In balance with nature?
• Sun, Aug 26, 2012
Segregation and sustainability in Detroit
By Gregg Newsom
This is the latest in a series of columns discussing the Environmental Justice Principles drafted and adopted by delegates to the First National People of Color Environmental Leadership Summit held Oct. 24-27, 1991. Environmental Justice Principle No. 12 “affirms the need for urban and rural ecological policies to clean up and rebuild our cities and rural areas in balance with nature, honoring the cultural integrity of all our communities, and provide fair access for all to the full range of resources.”
The majority of the environmental justice principles we’ve discussed have been directly illustrated by local examples. Principle No. 12 provides an opportunity to zoom out and take a look at the “big picture.” How does the notion of being in balance with nature translate to policy and governance in urban and rural settings? More specifically, what do motions towards “balance with nature” mean and how can they heartily manifest in a geography like Detroit where there is such intense, yet normalized, segregation in education and along lines of class and race?
I’ve been studying maps recently and one map in particular has assisted me in articulating the “big picture.” It’s a map of Detroit that includes the suburbs, reaching close to Pontiac. The map is made up of small, colored dots and its legend reads: “Red is White, Blue is Black, Green is Asian, Orange is Hispanic, Yellow is Other, and each dot is 25 residents. Data from Census 2010.” (see it at www.flickr.com/photos/walkingsf/5560480146/in/set-72157626354149574)
While I personally cringe at the fact that this map paints many vital Detroit communities in catch-all yellow, it is the many places on the map where hard lines between red and blue, or white and Black, come into stark focus that are most disturbing.
This is the big picture and, for me, this is where I think that discussions of policy, balance, cultural integrity and access should begin. Detroiters — red, blue, green, orange or yellow — all live and breathe in a very segregated city. In stark contrast to this is the fact that one of the reasons I’m living in Detroit, like many others who look like me, is to have a go at a more harmonious life, to become more sustainable, to find balance.
An issue here is that any manifestation of meaningful, paradigm shifting sustainability is hinged on health, equity, transparency, accountability and a host of other aspects of respectful governance. If these are not constantly held in the forefront of the work, you can call it green/local/transformative/evolutionary or revolutionary until the cock crows, but it is not going to make it sustainable and, from where I’m sitting, will only provide temporary reprieve and a rather arrogant yet false sense of security in the face of dire global and local issues coming to a boil.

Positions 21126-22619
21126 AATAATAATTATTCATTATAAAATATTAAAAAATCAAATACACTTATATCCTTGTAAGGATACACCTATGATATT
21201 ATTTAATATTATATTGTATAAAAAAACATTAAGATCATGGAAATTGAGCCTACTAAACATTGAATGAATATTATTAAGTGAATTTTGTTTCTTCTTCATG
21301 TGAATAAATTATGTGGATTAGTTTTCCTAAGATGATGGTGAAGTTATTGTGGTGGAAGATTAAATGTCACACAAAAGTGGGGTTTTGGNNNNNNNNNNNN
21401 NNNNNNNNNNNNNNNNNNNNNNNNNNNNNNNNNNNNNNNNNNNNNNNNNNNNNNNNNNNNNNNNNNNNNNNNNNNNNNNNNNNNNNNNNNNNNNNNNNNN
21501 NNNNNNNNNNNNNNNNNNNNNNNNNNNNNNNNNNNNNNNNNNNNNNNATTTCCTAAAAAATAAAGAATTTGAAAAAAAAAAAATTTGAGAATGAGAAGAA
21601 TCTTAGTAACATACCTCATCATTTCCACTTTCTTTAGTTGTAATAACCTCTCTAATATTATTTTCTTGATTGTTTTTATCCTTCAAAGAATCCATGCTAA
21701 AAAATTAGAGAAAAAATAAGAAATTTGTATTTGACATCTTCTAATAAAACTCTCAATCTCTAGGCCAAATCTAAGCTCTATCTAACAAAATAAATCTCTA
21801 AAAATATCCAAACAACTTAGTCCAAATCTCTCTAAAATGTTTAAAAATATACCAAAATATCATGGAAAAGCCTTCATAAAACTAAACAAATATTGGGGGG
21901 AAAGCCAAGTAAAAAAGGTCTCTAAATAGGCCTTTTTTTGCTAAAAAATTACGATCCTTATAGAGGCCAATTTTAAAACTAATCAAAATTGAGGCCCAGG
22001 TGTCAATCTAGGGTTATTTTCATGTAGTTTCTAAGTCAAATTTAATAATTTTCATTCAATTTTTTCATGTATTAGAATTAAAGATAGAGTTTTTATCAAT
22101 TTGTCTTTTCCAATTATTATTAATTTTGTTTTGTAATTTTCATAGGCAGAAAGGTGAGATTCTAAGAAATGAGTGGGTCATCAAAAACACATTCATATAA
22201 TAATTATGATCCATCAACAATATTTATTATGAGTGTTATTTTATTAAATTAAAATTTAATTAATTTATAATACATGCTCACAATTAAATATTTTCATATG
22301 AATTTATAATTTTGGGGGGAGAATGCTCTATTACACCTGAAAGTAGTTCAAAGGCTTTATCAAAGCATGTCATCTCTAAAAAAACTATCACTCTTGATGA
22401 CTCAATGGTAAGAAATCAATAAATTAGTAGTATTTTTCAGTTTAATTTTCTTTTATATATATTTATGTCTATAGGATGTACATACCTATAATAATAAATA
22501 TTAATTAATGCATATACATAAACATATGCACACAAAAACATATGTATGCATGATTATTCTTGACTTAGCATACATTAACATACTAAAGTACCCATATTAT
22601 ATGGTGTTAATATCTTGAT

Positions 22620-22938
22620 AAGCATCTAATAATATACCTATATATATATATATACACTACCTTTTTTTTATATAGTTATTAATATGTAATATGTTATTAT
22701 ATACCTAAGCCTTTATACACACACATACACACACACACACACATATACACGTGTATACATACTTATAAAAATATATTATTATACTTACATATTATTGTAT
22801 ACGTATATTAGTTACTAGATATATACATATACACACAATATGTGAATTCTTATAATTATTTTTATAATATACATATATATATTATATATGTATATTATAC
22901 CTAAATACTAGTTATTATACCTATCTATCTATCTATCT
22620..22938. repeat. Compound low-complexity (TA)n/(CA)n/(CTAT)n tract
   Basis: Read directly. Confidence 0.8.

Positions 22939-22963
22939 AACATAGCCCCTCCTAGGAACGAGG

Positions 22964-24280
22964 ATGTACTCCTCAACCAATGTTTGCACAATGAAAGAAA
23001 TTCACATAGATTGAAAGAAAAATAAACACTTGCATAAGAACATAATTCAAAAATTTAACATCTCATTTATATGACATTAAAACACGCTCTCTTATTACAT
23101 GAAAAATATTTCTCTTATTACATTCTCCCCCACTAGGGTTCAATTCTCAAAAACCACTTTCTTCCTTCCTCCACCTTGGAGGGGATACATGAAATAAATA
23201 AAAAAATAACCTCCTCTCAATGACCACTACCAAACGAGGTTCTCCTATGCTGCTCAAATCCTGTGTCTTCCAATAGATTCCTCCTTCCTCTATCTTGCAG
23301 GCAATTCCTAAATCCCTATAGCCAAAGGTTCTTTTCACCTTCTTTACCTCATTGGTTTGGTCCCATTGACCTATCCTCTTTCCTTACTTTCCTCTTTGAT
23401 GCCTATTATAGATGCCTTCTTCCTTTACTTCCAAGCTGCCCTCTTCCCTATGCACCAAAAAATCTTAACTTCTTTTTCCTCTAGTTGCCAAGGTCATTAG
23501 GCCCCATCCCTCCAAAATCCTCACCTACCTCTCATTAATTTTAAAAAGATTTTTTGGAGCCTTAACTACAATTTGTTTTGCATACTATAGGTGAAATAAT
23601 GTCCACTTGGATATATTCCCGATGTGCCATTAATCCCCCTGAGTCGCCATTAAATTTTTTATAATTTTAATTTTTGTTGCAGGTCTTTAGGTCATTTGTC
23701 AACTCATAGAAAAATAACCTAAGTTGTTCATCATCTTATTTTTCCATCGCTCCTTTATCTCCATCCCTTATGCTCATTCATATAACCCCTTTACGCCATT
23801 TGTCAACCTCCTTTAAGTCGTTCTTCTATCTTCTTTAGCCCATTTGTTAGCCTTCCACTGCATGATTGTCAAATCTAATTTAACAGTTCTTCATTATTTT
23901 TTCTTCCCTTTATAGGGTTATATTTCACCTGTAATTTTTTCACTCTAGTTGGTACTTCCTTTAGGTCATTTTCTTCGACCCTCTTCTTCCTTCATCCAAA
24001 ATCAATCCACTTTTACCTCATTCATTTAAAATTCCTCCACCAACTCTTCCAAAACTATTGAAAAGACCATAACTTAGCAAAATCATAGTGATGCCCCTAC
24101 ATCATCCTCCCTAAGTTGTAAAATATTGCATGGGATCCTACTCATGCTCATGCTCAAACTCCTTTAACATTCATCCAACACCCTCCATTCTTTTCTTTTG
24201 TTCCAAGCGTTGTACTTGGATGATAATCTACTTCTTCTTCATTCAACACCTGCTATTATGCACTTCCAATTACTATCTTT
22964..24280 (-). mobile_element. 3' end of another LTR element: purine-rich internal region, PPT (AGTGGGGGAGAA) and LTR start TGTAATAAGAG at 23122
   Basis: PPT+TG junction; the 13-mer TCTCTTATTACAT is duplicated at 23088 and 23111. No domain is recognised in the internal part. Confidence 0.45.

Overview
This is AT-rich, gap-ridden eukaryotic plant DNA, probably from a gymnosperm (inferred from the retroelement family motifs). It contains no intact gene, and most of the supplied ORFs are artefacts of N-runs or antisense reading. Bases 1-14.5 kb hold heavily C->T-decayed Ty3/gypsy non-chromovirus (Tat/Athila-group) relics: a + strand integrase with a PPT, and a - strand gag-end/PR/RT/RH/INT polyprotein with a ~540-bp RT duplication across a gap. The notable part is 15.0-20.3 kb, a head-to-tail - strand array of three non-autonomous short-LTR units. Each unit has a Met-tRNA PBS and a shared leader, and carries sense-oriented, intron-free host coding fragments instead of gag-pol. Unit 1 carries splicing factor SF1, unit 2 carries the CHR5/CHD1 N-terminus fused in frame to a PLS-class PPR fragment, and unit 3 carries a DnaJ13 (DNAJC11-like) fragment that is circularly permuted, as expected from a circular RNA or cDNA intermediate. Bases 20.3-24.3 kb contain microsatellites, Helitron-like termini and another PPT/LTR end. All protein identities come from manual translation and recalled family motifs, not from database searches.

Simply put, no matter if you’re part of a red, blue, green, orange, yellow or polka-dot dot, if what you’re doing and the way you’re doing it are not available to, or possible for others to do, it will create a discrepancy that will carry forward and perpetuate conflict, hierarchies, elitism and taxonomies that will threaten your sustainability. This level of sustainability can’t be faked, forged by disingenuous relationships, fueled by messianic visions or funded by corporations or foundations. To use the vernacular of the Matrix Oracle, what we need is “balls to bones” change.
The problem is “balls to bones” is a hard sell. I sometimes regret that this requisite meaningful sustainability can’t be co-opted or replicated en masse. With all the systems of information distribution we have in place, that would be a pretty quick fix. But that’s just not possible, for the systems themselves are designed to perpetuate discrepancies. If Detroiters attempt to pull a paradigm shift on the backs of others it will be even more unstable than what we have going now.
I’m not casting judgment here; I’m striving to speak from my personal experience as a white male attempting to respectfully raise a family in a geography where the majority of the population is African American and/or people of color. Just like mortgage and rent co-implicate us in a man-made, rather fantastical system that facilitates something called “land ownership,” moving to Detroit automatically inserts people, who often have very little historical context, directly into one of the most segregated places on the globe and whether we like it or not, just being here co-implicates us in the racism that is revealed in this map.
Some could disregard it as wishful thinking, but I’ve studied and practiced enough in the way of yoga, martial arts and the like to recognize a certain innate or integral truth in the notion “what goes around, comes around.” My intimations toward sustainability lead me to believe that striving for balance is dependent upon figuring out how to do things not just for yourself, but for the people you know, like grow, prepare and preserve foods, but also upon a ceaseless repetitive interruption of systems that perpetuate our own and our community’s co-implication in and dependence on destructive and violent cycles. In order to find balance we’re all going to need to put our feet down, look around and participate in co-creating change.
Gregg Newsom serves as a communications coordinator for the Detroit Food Justice Task Force (detroitfoodjustice.com), People’s Kitchen Detroit (peopleskitchendetroit.org) and other grassroots organizations.